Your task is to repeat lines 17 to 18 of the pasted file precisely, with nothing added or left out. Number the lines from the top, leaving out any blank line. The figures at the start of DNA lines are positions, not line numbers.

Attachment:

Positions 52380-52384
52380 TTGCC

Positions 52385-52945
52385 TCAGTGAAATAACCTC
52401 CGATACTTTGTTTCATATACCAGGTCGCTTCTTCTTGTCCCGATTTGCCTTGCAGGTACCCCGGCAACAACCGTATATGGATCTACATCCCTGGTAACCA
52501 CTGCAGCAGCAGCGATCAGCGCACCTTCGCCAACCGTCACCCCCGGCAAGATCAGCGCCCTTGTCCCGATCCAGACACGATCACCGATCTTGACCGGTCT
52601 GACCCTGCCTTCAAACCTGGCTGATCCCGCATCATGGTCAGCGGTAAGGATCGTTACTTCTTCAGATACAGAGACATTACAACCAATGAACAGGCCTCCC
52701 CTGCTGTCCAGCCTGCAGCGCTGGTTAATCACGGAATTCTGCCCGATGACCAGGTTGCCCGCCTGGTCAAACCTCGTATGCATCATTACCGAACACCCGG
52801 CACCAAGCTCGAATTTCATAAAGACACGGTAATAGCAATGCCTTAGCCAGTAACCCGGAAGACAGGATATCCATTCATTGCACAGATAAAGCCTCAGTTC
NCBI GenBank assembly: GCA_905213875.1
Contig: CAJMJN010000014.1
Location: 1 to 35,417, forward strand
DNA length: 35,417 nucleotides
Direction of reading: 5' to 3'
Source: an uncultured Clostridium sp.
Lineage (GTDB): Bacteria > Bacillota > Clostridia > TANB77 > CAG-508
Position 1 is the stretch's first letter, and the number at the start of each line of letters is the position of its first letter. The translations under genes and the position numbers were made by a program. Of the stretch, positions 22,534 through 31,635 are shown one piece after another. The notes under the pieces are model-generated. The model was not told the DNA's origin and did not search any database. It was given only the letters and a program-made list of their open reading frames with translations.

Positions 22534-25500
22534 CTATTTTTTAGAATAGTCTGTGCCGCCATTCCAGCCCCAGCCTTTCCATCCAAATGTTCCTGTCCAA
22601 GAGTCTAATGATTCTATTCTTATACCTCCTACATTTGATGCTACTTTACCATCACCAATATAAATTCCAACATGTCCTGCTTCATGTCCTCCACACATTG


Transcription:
Position 1 is the stretch's first letter, and the number at the start of each line of letters is the position of its first letter. The translations under genes and the position numbers were made by a program. Of the stretch, positions 22,534 through 31,635 are shown one piece after another. The notes under the pieces are model-generated. The model was not told the DNA's origin and did not search any database. It was given only the letters and a program-made list of their open reading frames with translations.

Positions 22534-25500